In the first of a two-part series, Luba Kassova shares the perspectives of three prominent women journalists in Ukraine on their experiences of the current war. Based on interviews with Nataliya Gumenyuk, a Ukrainian journalist specializing in foreign affairs and conflict reporting who writes for the Guardian, The Washington Post, The New York Times and other international news publications, and is a co-founder of the Public Interest Journalism Lab; Angelina Kariakina, fellow co-founder of the Public Interest Journalism Lab, and head of news at Suspilne Ukraine’s public broadcasting company; and Iryna Slavinska: an executive producer and presenter for Radio Culture at Suspilne.
“I understand that my life as a radio presenter on Ukrainian radio is nowhere near as dangerous as that of war reporters and other colleagues in the field. I am, however, conscious of Russia targeting radio and TV towers. The cases of Kherson, Mykolaiv, and other cities show very clearly that the occupiers are targeting journalists, especially Suspilne Public Broadcasting. There are places without internet — some people only have access to FM or AM radio to stay informed. Russia wants to mute our radio broadcasting.”
- Iryna Slavinska reflects on feeling unsafe, just days before a Russian rocket strike kills Radio Liberty reporter Vira Hyrych at her home in Kyiv
In the more than three months since Russia launched its full scale invasion of Ukraine eight journalists have been killed while on the job. Another 15 have been killed as combatants or through shelling. Three times more journalists have been killed per month on the job during the war in Ukraine than in any other conflict today, including those in Syria and Yemen, and the recent war in Afghanistan. Two of the journalists killed in the line of duty in Ukraine have been women.
As Russia’s war on Ukraine rages on, women once again find themselves missing from news coverage. Fewer than one in four voices featured in reporting on the invasion belong to women, according to a recent evaluation of online news about the war in Ukraine. Moreover, war coverage of women was often found to portray them mostly as victims, masking their resilience.
I spoke with three Ukrainian women journalists about their work and life during the war, how they cope with the omnipresent danger, and what helps them keep going each day. Unaccustomed to being part of the story, these journalists describe the extraordinary physical and mental pressures they face in a most understated manner.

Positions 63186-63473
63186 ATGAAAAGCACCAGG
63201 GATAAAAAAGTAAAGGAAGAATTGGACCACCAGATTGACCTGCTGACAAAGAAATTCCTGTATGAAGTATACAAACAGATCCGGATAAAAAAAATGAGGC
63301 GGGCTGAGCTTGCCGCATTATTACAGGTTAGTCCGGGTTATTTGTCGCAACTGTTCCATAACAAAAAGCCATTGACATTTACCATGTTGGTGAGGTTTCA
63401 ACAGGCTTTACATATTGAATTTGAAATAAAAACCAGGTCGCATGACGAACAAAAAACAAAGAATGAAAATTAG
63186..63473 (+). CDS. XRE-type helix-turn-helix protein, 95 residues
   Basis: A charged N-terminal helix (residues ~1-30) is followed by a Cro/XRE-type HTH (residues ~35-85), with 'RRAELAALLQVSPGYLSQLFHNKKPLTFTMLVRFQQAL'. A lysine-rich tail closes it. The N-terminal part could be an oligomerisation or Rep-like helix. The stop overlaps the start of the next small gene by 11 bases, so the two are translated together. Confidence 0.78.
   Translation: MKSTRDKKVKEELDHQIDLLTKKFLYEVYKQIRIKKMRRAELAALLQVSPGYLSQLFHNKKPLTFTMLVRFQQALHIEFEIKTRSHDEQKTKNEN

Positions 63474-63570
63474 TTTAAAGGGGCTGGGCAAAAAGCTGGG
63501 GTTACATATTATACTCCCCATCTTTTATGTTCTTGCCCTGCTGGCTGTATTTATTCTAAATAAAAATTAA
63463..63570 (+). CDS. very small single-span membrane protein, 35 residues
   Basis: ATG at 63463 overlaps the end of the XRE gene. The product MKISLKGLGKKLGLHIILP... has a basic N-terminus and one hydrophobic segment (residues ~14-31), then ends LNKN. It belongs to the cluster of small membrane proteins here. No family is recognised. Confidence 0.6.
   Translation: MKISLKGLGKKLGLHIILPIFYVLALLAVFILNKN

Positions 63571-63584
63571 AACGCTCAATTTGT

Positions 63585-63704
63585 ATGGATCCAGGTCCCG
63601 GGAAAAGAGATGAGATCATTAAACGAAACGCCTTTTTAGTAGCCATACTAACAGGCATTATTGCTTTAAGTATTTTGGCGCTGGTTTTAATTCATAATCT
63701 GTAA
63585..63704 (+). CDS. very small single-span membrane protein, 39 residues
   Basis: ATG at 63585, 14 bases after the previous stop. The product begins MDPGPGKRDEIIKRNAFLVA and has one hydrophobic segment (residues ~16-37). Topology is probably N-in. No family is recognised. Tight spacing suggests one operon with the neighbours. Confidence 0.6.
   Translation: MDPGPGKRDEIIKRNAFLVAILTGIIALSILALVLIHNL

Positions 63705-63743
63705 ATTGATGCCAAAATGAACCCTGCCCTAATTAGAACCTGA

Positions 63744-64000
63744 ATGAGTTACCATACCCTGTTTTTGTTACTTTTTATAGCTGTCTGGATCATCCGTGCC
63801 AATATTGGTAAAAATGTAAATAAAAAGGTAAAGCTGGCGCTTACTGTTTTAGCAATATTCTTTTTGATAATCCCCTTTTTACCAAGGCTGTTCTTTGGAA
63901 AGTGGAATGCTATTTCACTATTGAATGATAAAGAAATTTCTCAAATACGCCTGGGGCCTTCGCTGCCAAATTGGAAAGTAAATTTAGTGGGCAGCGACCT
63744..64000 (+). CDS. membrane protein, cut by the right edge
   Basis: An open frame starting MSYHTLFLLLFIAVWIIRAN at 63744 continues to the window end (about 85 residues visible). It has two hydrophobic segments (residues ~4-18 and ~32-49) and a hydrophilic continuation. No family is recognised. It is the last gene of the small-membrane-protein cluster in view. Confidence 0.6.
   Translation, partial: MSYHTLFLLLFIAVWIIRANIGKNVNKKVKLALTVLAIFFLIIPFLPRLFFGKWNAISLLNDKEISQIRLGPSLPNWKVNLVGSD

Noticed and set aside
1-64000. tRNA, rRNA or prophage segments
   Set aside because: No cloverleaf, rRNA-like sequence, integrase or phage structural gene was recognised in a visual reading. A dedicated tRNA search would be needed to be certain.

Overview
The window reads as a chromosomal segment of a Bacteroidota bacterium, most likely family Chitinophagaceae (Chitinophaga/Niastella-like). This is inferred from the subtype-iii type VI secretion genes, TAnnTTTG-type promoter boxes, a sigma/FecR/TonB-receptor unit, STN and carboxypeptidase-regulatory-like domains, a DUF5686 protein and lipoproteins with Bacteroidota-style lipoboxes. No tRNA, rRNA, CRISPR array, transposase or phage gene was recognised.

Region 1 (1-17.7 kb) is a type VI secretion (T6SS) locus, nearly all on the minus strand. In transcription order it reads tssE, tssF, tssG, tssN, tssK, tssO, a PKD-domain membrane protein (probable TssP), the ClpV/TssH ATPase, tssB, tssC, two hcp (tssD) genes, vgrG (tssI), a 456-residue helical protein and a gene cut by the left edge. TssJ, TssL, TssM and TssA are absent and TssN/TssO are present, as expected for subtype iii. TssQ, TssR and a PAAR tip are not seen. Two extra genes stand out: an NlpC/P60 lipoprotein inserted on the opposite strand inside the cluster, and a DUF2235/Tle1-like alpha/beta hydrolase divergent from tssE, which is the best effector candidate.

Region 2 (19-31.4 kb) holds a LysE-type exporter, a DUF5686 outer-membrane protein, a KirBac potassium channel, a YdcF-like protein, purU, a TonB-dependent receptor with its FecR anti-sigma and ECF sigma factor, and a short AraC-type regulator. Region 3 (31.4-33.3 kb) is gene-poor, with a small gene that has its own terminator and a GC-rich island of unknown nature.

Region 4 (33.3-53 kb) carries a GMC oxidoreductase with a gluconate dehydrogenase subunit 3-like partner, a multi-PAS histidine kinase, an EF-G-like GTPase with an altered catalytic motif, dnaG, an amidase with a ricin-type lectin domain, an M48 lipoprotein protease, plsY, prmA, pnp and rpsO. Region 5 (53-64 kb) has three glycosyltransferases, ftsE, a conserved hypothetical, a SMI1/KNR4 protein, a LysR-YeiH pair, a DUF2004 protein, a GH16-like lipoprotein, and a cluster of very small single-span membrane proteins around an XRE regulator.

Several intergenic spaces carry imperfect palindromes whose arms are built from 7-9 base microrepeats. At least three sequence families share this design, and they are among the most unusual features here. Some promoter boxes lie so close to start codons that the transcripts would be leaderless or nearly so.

Beware the war’s extreme physical toll
Angelina Kariakina described to me the strain on the body of being constantly in a state of high alert. She judges herself to have become much more decisive, impatient even, amid the circumstances: “You need to move, move, move all the time. People who take their time drive you crazy. Your body has become stiff. Your shoulders feel like they are made of stone because your muscles are tense all the time.”
Nataliya Gumenyuk painted a vivid picture of the exhaustion of being a Ukrainian war journalist, reporting on a story that doesn’t just affect others but is their own, too. “For any foreign reporter it’s a job, a tiring job and one they are great at. But we are doing the job which is simultaneously connected to everything in our lives. It’s really physically exhausting. A lot of the resilience comes from how you learn to preserve your physical resources,” she said.
To conserve her energy and cope with the pressure and constant requests from everyone around her, Gumenyuk has set clear boundaries, focusing just on her journalistic work and redirecting the frequent requests for humanitarian aid to others.
Coping with the loss of normality
“It would be unfair for me to say that I have lost something, because I haven’t so far. But we lost the whole world, the whole peaceful world,” said Kariakina, poignantly summarizing the enormous sense of loss Ukraine is experiencing. Sorrow fills the space between us.
She recalled the emotion she felt, forced to “shut down the lights and servers” before locking up Suspilne’s brand new newsroom. Then as now, the grief for normality can be overwhelming. To cope, she locks away any deep reflections about pre-war life.
Kariakina recently returned to her flat in a high-rise building to change out of the hoodies she’d been wearing for weeks into a different outfit, in advance of interviewing Ukrainian President Volodymyr Zelensky. “That moment when you open the wardrobe, and you go deep into your peaceful life is too hard because it gives you a false sense that everything is okay. It’s better not to do it because it is difficult to put yourself back together,” she said.
Kariakina closed the wardrobe, doesn’t listen to her music playlists, and doesn’t watch her favorite episodes of The Office to unwind anymore. Neither do her colleagues on the frontline.
Empowerment amid the destruction
Living with this grief and the unrelenting stress of reporting on a war that shows no sign of concluding, Gumenyuk and Kariakina nevertheless are both conscious of the empowerment that comes with their journalism. They report important stories that have an impact nationally and internationally, and they consider themselves fortunate to be able to tell them. The Public Interest Journalism Lab, which the two co-founded, last week won a Democracy Award from the National Endowment for Democracy for their work documenting Russian war crimes in Sumy, Kharkiv, Chernihiv, Bucha, Donbas, Kherson region.
“I think we are in a good position as reporters, we can do a lot to tell the story. We have some power,” reflected Gumenyuk. “It is up to us to influence those in power.”
Photo by Mathias Reding via Pexels.